Linear Equations in One Variable


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1 Linear Equations in One Variable MATH 101 College Algebra J. Robert Buchanan Department of Mathematics Summer 2012
2 Objectives In this section we will learn how to: Recognize and combine like terms. Solve linear equations of the form: ax + b = c. Solve absolute value equations of the form: ax + b = c.
3 Recognizing Like Terms A term in an equation is an expression combining variables and constants using the operations of multiplication and division. A term containing only a real number is called a constant term or just a constant. The numerical factor of a nonconstant term is called a numerical coefficient or just the coefficient. If no explicit coefficient is written, it is assumed to be 1. If a negative sign precedes a nonconstant term without an explicit numerical coefficient, the coefficient is assumed to be 1. If an equation contains more than one term, like terms have the same variables raised to the same powers.
4 Combining Like Terms To combine like terms, add or subtract the coefficients and keep the common variable expression. Unlike terms cannot be combined.
5 Linear Equations: ax + b = c Terminology: An algebraic expression is a combination of variables and numbers using the operations of addition, subtraction, multiplication, and division. An equation is a statement that two algebraic expressions are equal. If an equation contains a variable, any number which makes the equation true when substituted for the variable is called a solution. The set of all numbers making an equation true is called a solution set. Equations with the same solution sets are said to be equivalent. An equation of the form ax + b = c with a 0 is called a linear equation in x.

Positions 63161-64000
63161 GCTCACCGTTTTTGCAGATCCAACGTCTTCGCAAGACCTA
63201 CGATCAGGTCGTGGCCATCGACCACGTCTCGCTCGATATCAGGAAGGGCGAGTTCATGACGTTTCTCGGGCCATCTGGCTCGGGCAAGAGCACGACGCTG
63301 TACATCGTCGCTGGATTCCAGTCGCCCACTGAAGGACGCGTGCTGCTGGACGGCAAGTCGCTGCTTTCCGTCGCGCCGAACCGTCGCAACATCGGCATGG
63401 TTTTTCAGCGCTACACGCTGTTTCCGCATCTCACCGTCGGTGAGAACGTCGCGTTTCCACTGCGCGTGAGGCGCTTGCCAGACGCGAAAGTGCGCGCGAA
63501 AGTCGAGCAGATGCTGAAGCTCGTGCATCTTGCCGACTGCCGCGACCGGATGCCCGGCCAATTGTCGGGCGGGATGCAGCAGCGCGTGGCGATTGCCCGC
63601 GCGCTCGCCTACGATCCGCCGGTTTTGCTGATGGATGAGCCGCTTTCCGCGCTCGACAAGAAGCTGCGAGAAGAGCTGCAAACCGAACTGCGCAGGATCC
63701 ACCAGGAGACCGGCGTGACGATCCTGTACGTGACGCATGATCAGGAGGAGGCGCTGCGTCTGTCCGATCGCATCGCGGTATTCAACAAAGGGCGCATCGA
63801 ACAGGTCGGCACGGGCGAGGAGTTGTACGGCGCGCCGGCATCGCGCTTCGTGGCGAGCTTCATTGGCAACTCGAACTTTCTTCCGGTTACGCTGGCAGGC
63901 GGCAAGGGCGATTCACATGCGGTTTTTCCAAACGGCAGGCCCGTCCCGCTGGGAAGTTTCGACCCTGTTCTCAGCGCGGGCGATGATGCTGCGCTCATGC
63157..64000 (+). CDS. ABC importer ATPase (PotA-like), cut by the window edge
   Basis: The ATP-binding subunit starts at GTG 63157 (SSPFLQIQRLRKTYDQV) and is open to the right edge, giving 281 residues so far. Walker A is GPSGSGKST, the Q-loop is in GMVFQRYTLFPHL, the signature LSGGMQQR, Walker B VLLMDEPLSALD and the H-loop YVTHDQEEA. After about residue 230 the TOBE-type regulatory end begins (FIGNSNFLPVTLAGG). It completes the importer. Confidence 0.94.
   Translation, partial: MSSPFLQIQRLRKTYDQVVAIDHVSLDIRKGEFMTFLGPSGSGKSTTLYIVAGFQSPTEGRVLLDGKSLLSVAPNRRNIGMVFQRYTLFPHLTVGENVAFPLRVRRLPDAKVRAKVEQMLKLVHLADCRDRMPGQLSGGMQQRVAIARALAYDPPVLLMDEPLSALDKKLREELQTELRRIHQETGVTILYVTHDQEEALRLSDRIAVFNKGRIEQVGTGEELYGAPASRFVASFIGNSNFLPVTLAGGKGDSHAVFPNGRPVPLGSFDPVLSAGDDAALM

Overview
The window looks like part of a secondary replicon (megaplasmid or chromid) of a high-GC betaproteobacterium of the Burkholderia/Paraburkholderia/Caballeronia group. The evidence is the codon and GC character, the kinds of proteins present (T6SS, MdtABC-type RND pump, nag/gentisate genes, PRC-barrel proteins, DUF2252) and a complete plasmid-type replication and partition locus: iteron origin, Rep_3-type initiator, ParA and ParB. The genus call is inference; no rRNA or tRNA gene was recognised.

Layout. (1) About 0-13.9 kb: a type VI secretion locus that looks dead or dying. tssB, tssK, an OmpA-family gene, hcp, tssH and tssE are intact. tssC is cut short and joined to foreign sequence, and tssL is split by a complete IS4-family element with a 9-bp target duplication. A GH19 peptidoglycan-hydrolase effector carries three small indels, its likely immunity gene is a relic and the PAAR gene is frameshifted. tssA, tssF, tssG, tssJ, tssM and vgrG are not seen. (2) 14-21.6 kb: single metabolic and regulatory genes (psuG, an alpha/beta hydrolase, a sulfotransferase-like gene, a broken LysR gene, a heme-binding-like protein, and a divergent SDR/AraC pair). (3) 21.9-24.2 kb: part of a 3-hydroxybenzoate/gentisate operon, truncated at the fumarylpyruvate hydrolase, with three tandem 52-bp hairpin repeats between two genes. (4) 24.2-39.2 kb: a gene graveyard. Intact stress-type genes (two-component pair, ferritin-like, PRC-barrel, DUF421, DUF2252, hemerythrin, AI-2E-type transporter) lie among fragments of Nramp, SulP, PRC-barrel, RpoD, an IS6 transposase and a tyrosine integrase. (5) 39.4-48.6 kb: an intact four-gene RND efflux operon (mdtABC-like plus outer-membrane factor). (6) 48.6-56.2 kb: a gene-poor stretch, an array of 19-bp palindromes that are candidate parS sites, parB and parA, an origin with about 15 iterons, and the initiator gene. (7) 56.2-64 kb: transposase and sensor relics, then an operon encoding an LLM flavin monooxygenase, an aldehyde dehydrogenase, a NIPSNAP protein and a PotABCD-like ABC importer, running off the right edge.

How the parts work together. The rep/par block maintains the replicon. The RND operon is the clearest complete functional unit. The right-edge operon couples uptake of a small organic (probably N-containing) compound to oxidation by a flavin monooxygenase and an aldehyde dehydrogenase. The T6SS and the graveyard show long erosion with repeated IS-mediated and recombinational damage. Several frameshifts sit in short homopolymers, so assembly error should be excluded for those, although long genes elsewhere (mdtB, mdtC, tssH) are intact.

6 Solving Linear Equations (1 of 2) Equations are solved by using the following properties of equations. Addition/Subtraction Property: if the same expression is added to (or subtracted from) both sides of an equation, the two equations are equivalent. A = B A + C = B + C A C = B C Multiplication/Division Property: if both sides of an equation are multiplied (or divided) by the same nonzero expression, the two equations are equivalent. A = B AC = BC A C = B C if C 0.
7 Solving Linear Equations (2 of 2) To solve a linear equation: 1 Simplify each side of the equation by removing grouping symbols and combining like terms. 2 Use the Addition/Subtraction Property to add the opposites of constants or variable expressions so that the variable expressions are on one side of the equation and the constants are on the other. 3 Use the Multiplication/Division Property to multiply both sides of the equation by the reciprocal of the coefficient of the variable, so that the new coefficient is 1. 4 Check your answer by substituting it into the original equation.
8 Types of Equations Equations can be classified depending on the number of solution they possess. If an equation has a finite number of solutions, it is called a conditional equation. If an equation is solved by every real number in R then the equation is called an identity. If an equation has no solutions (the solution set is the empty set ) the equation is called a contradiction.
9 Absolute Value Definition For any real number x, x = { x if x 0, x if x < 0. Solving equations involving absolute value. If x = c > 0 then x = c or x = c. If ax + b = c > 0 then ax + b = c or ax + b = c. If a = b then a = b or a = b. If ax + b = cx + d then ax + b = cx + d or ax + b = (cx + d).
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